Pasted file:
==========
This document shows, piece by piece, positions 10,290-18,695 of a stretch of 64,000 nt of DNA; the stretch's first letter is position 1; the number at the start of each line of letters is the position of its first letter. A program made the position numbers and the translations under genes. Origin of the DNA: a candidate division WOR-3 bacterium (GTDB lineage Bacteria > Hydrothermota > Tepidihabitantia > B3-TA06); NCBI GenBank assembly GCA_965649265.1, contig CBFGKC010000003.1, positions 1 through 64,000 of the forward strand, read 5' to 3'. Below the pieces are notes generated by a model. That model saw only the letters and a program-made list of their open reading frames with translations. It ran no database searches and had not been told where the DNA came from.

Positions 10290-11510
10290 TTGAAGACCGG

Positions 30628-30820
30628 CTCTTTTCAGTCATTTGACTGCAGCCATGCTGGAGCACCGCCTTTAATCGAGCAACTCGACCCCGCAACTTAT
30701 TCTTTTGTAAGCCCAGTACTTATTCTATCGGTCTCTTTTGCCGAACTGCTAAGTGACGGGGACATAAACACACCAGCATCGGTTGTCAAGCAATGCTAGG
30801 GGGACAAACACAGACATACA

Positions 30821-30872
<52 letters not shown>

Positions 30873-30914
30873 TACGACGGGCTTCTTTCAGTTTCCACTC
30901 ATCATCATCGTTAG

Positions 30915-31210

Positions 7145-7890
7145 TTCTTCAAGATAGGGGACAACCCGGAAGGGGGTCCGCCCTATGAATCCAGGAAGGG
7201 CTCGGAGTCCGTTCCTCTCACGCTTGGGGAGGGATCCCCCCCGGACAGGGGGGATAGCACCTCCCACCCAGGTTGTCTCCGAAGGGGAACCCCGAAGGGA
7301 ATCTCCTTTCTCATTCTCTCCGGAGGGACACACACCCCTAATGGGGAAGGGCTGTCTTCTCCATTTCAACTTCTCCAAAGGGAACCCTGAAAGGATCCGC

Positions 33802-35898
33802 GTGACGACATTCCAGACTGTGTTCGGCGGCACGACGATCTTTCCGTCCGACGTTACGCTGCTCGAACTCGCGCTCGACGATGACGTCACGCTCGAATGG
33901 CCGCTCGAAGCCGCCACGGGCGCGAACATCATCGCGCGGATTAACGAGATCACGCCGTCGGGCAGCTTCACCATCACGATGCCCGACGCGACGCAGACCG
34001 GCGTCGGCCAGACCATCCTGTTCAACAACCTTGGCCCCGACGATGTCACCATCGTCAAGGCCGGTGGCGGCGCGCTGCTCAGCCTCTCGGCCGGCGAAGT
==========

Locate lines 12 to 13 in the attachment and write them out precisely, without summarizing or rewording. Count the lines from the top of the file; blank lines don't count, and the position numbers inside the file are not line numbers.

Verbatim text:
30901 ATCATCATCGTTAG

Positions 30915-31210